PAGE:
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Increased awareness of RSI over the past couple of decades has spawned a flood of so-called ergonomic devices that claim to reduce the risk of injury. Unfortunately, determining whether a product lives up to its claims is difficult without actually using it. Like gloves, keyboards and pointing devices are personal—one size doesn’t fit all. Before buying any device, make sure that you can return it after a trial period.

Switch your keyboard

To reach the keys on a conventional keyboard, you have to angle your hands outward and bend your wrists. But this position puts stress on nerves, muscles, and tendons. Ergonomic keyboards are designed to diminish these problems.

The simplest models, like Microsoft’s $100 Wireless Laser Desktop, turn the right and left sides of the keyboard outward so that your arms, wrists, and hands form a straight line as you type. Note, though, that since there’s no ideal angle for everyone, this keyboard may not work for everyone.

To help accommodate different body types, some ergonomic keyboards are split down the middle, allowing you to adjust the angle between the two halves. The $159 Kinesis Maxim goes one step further: not only can you adjust the angle between the two halves, but you can also tilt the center point of the keyboard upward like a tent so that your wrists and hands assume a more relaxed, vertical position.

Kinesis Maxim

If an angled or split keyboard doesn’t do the trick, the $497 DataHand Personal Edition lets you type without moving your hands. Each palm rests on a contoured pad while fingertips fit into receptacles equipped with small switches that you press to enter characters. To type the letter H, move your right index finger slightly to the left; enter an A by pressing down with your left pinkie. But remember: The more unconventional the keyboard, the greater your typing speed will suffer, at least initially.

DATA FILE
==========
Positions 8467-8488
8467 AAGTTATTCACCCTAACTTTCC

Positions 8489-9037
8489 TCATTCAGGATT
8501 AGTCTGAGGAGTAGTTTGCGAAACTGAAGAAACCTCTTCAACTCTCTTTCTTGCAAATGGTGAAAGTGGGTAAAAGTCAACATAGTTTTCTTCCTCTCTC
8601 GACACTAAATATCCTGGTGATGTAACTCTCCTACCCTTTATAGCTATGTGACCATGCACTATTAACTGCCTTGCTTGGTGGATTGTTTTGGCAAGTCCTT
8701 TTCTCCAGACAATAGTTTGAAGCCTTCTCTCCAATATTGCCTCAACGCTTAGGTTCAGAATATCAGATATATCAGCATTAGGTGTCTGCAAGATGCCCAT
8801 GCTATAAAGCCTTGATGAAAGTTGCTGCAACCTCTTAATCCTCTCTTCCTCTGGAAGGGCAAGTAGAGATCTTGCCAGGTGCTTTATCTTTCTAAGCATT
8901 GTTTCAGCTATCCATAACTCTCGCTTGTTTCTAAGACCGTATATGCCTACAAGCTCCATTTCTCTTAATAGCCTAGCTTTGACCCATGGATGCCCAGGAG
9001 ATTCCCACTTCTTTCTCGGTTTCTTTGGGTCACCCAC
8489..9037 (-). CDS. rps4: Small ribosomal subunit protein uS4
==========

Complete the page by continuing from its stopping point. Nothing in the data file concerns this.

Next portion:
Upgrade your mouse

As with keyboards, you must consider both the type and feel (or grip) of a mouse before you buy it. Clenching a mouse too tightly can strain your muscles, especially if the device is too small for your hand. Luckily, mice now come in a wide range of sizes, so you should be able to find one that fits your hand comfortably. Make sure that the mouse buttons don’t require too much or too little force, and that they provide a comfortable resting place for your fingers while you work.

Evoluent VerticalMouse 2

If conventional mice aren’t doing the trick, there are several unique ones available. Evoluent’s VerticalMouse 2 (   ) lets you hold your hand in a vertical position (think handshake), which is less stressful because it keeps your forearm from twisting. It comes in two versions: one for right-handed users ($75) and one for left-handers ($105).

If you have arm or shoulder symptoms, trackballs are a good choice since they demand less motion than mice. Models like Kensington’s $100 Expert Mouse feature a trackball at the top. Others, like Logitech’s $30 TrackMan Wheel, have a side-mounted ball that you roll with your thumb, so your hand hardly has to move. One nice bonus is that many trackballs (and mice) have programmable buttons. Customize them to perform common functions such as control-clicking, launching your browser, or even activating Automator workflows or QuicKeys sequences.

Try assistive technology

Special input devices designed for users with physical impairments are another alternative for RSI sufferers. If you find it difficult to click or type, you can perform clicks and key presses with your feet through P.I. Engineering’s $120 X-keys Foot Pedal. And Origin Instruments’ $995 HeadMouse Extreme allows you to control the cursor by moving your head.

The bottom line

Even if you think that the problem of computer-induced injuries is overblown, it makes sense to minimize your risk. Simple things, such as tweaking your workspace or investing in a more-comfortable input device, can go a long way. With your health and livelihood at stake, that’s good preventive medicine.

[ Dr. Franklin N. Tessler is a radiologist in Birmingham, Alabama. He writes about ergonomics regularly for Macworld.]

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